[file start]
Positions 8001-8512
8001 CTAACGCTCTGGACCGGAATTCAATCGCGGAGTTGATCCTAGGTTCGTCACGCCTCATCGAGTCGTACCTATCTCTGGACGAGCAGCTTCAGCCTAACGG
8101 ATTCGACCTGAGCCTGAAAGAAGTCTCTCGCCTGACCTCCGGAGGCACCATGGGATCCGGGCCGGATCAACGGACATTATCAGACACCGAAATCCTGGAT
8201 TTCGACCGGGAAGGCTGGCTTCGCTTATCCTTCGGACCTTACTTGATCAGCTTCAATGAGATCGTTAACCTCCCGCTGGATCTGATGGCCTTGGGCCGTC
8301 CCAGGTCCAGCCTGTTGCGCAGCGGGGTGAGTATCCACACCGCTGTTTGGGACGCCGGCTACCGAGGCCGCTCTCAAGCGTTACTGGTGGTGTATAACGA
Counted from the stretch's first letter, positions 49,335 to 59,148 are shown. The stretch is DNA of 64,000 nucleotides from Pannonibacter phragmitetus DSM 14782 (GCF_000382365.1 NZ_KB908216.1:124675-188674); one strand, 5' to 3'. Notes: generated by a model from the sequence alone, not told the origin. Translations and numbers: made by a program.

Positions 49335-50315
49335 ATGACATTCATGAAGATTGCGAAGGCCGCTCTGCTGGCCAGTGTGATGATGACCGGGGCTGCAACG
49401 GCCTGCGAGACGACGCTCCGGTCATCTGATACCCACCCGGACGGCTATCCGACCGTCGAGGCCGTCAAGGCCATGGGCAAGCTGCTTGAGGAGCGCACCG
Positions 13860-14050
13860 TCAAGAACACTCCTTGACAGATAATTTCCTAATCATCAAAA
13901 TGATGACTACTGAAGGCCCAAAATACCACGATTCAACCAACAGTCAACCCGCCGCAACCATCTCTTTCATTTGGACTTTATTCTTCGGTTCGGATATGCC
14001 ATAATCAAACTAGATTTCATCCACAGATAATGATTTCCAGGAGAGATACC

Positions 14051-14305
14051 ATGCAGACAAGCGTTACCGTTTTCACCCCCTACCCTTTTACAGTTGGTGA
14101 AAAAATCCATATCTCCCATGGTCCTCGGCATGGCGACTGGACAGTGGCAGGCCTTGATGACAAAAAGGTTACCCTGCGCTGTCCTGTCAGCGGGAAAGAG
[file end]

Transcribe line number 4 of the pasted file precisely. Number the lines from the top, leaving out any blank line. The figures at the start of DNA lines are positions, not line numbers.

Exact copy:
8201 TTCGACCGGGAAGGCTGGCTTCGCTTATCCTTCGGACCTTACTTGATCAGCTTCAATGAGATCGTTAACCTCCCGCTGGATCTGATGGCCTTGGGCCGTC